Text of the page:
AREB members proposed support for a new comprehensive demonstrati

AREB members proposed support for a new comprehensive demonstration project of PrEP vaccination in school children, to be implemented in the Philippines in early 2010. The aims of the project are to complement current experience, to confirm the feasibility of PrEP vaccination, to evaluate the efficacy of PrEP in preventing rabies in children check details who live in areas where dog rabies has not been eliminated, and to estimate the health and economic impact of the PrEP strategy. Administration of PrEP to infants is an alternative approach to vaccinating school age children and has the advantage that protection begins at an earlier age. Clinical

trials conducted in Thailand [9] and in Viet Nam [10] and [11] have shown that rabies vaccine can be safely and effectively administered at the same time as routine pediatric vaccines, e.g.: the Japanese encephalitis vaccine [9], or the combination vaccine against

diphtheria, tetanus, pertussis, and poliomyelitis (DTP-IPV) [10] and [11]. Integration of rabies vaccine into the Expanded Program of Immunization (EPI) would facilitate access to the targeted population and minimize operational costs. AREB members thus recommended that demonstration projects should be conducted to evaluate the feasibility of introducing rabies vaccination into the EPI in countries where the risk of rabies is high. PrEP implementation is not intended Anti-diabetic Compound Library to eliminate the need for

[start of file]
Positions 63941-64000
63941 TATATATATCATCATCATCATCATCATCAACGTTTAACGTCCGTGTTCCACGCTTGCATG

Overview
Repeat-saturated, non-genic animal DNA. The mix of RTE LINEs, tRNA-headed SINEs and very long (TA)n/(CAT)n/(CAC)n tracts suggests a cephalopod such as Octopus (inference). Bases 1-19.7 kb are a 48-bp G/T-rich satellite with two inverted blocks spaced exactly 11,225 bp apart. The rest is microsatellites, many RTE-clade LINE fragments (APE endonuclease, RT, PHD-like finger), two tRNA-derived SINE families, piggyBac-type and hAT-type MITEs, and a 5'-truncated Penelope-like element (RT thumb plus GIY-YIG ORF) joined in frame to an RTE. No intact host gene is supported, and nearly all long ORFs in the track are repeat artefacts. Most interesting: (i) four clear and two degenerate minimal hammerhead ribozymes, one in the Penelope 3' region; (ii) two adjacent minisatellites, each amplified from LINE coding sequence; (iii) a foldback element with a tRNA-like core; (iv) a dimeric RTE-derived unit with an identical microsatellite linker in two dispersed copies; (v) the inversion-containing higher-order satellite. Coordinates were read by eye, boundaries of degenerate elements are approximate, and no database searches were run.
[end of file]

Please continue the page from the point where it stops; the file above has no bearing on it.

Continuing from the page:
management of rabies exposure, nor to compromise vaccine availability for PEP. AREB members agreed that PrEP programs must be coupled with complementary strategies aiming at increasing dog vaccination coverage, raising public awareness and education, and increasing access to and compliance with PEP. In Thailand, the number of human rabies deaths decreased from 200–300 in the of early 1980s to the present level of less than 20 annually—this is thanks to outstanding management of dog bite victims and the use of modern cell-culture vaccines. However, rabies is not yet controlled in the dog population in Thailand [12] as 500,000 bite victims still required rabies PEP in 2008. Consequently, large-scale PrEP immunization of children has been advocated to further reduce the number of rabies deaths, but financial barriers have hindered its implementation until now. Cost-effectiveness studies have shown that childhood immunization programs increase the initial total annual expense of immunization (PrEP and PEP), but the cost gradually decreases, and in the long term would be equal to that of PEP without pre-exposure childhood immunization [13]. Another cost-analysis study showed that the total expense would reach equilibrium after 15 years and that the time required to reach breaking point can be shortened proportionally to successful implementation of dog population control measures.

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